• If you have an active licence for Kaspersky PURE 2.0 or Kaspersky PURE 3.0, you can simply use your current activation code for migration (upgrading) to Kaspersky Total Security.
  • If your license for Kaspersky PURE 2.0 or Kaspersky PURE 3.0 has expired, you can visit my shop here to buy Total Security at a cheaper price than renewal, then install it which migrates the licence for you automatically.

Migrating the Pure licence key to Total security

If you have Kaspersky PURE 2.0 or Kaspersky PURE 3.0 installed on your computer, do the following to upgrade to Kaspersky Total Security:

Download the Total Security package here (opens in a new window for you). This is what you should see:

kaspersky download total security

Grab the top one in my screenshot above, Total Security, and download it. Now we have 2 options, either installing over the top of Pure or removing Pure and installing your downloaded KTS. I have listed both below:

Option 1 – Install Kaspersky Total Security without removing Kaspersky PURE

When you install Kaspersky Total Security on top of Kaspersky PURE 2.0 or Kaspersky PURE 3.0, the following data is preserved:

  • License information
  • Quarantined objects
  • Product settings (config settings including Backup tasks)
  • Encrypted containers (including all data)
  • Password Manager databases for all user accounts. All data that was available when working with Password Manager, such as passwords to programs and accounts, identities, notes, etc.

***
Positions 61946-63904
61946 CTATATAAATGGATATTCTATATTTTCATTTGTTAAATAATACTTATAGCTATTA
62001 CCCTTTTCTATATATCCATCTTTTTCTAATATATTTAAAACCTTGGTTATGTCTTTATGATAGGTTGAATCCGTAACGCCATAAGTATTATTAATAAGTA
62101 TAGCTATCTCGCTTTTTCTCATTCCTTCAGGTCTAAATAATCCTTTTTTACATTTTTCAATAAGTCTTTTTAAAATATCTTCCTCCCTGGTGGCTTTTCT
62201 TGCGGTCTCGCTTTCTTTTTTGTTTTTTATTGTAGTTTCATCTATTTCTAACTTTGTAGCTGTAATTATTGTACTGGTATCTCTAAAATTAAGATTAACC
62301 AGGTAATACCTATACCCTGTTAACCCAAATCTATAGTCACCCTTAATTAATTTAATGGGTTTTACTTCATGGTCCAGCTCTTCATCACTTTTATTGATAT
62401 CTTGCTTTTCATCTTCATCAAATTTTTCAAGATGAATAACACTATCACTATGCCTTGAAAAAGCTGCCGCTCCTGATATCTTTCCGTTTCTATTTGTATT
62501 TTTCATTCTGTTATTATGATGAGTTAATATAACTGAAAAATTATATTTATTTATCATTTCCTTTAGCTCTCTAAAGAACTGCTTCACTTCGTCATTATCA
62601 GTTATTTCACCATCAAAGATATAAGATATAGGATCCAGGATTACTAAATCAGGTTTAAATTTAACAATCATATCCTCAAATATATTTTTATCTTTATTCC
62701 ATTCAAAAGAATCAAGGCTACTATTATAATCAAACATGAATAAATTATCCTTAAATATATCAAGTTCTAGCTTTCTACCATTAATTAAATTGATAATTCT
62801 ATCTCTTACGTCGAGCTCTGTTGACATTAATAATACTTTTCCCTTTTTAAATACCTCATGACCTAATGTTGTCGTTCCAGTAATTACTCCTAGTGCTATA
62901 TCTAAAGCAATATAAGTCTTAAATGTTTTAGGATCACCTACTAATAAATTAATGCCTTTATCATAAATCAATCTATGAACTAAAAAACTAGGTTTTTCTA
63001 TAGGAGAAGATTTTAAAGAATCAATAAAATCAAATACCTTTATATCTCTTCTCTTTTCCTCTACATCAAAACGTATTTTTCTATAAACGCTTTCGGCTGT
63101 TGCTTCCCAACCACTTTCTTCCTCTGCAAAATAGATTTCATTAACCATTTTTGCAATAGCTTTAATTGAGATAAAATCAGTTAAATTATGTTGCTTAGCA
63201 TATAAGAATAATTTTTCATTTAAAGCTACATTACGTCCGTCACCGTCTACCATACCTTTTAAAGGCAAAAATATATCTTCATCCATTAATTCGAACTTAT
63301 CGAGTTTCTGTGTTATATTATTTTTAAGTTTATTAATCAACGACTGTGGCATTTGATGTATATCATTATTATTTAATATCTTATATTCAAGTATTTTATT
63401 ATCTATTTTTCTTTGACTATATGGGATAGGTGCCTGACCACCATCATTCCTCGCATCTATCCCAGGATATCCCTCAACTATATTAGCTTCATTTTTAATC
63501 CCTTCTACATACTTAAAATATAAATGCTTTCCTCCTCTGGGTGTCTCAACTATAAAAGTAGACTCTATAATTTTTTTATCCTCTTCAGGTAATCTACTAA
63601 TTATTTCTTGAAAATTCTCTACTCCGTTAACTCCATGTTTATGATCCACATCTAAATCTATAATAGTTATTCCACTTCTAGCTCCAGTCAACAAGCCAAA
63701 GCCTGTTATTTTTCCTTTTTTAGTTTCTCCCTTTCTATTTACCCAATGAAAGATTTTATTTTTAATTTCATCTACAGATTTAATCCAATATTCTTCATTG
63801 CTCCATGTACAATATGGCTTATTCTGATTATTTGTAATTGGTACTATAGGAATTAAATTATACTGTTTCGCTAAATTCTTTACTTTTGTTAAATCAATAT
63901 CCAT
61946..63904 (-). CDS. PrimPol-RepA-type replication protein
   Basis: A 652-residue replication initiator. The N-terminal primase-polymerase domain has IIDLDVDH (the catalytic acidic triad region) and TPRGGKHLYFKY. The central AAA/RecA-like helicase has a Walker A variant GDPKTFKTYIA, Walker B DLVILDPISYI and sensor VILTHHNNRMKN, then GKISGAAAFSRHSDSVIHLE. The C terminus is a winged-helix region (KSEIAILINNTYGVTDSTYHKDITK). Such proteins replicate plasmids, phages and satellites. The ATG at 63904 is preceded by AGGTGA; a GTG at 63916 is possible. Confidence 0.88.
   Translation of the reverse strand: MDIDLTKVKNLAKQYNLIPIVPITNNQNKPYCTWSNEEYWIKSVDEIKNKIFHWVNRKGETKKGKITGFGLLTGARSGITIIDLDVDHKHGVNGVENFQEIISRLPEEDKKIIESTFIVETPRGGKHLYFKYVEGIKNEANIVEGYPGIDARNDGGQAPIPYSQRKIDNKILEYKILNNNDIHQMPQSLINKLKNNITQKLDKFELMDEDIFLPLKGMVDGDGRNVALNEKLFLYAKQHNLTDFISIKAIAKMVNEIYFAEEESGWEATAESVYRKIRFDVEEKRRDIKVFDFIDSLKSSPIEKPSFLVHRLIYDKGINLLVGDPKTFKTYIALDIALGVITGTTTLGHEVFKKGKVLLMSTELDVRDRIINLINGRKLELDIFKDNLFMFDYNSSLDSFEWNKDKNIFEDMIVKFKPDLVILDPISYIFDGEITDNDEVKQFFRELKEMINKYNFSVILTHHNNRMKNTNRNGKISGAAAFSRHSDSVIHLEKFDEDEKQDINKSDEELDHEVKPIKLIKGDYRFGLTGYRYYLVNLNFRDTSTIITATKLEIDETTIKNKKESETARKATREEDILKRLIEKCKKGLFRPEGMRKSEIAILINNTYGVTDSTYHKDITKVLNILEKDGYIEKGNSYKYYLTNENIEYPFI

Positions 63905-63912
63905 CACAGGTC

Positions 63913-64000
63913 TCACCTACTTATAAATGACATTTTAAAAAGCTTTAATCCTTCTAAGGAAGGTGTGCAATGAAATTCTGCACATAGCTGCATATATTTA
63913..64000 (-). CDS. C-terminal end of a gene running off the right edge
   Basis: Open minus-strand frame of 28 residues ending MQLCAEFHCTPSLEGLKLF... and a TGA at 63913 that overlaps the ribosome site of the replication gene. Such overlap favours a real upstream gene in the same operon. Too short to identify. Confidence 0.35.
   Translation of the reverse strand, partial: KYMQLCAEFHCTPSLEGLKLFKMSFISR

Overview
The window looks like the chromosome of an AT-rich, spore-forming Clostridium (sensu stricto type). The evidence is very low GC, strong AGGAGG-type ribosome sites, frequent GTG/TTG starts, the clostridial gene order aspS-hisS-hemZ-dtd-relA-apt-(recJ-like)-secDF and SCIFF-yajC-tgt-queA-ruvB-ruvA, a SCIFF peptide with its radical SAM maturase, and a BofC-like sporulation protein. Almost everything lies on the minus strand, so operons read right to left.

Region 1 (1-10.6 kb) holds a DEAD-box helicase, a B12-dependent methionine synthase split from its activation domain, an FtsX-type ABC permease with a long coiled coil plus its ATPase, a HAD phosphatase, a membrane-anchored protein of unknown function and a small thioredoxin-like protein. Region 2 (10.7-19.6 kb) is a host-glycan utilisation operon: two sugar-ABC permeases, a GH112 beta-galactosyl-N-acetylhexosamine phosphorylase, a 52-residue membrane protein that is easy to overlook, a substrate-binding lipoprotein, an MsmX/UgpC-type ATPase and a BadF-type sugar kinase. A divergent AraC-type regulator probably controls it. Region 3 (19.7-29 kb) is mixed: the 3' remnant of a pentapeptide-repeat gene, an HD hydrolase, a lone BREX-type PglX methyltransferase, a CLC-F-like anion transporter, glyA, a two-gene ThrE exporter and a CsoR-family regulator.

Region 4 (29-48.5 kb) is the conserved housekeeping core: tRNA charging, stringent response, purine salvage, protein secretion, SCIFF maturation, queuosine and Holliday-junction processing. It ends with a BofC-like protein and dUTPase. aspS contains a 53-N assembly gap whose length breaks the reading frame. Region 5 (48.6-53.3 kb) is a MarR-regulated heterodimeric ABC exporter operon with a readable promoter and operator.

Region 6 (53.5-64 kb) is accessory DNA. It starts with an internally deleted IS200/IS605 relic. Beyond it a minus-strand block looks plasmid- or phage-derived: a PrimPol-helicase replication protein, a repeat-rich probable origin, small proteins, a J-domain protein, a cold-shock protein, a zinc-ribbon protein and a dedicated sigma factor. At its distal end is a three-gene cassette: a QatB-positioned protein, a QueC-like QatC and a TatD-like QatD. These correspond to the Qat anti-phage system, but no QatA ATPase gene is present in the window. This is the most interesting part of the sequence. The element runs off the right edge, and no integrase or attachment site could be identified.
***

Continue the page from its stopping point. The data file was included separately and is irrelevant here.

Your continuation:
• Anti-Spam databases (if the Anti-Spam component was previously used)
  • Backup stores

This makes it the easier option for most users. If you are not experiencing any issues with Pure then do this. If you have slowdown issues, configuration problems or just want a fresh install (which is always nicer) then jump to Option 2 below.

Screenshots of the installation process when installing over Kaspersky Pure:

install-kaspersky-total-security

installing-total-security

finish-restart-total-security

This took about 3 minutes for us to complete including the restart, just accept the defaults.

Option 2 – Install Kaspersky Total Security, removing Kaspersky PURE first

CAVEAT – You must have your licence key available which can be found on the card inside the product case.

CAVEAT 2 – You will lose any saved passwords in the Kaspersky Password Manager. Not everyone uses this and it won’t affect other password managers such as LastPass, Roboform, Keepass etc.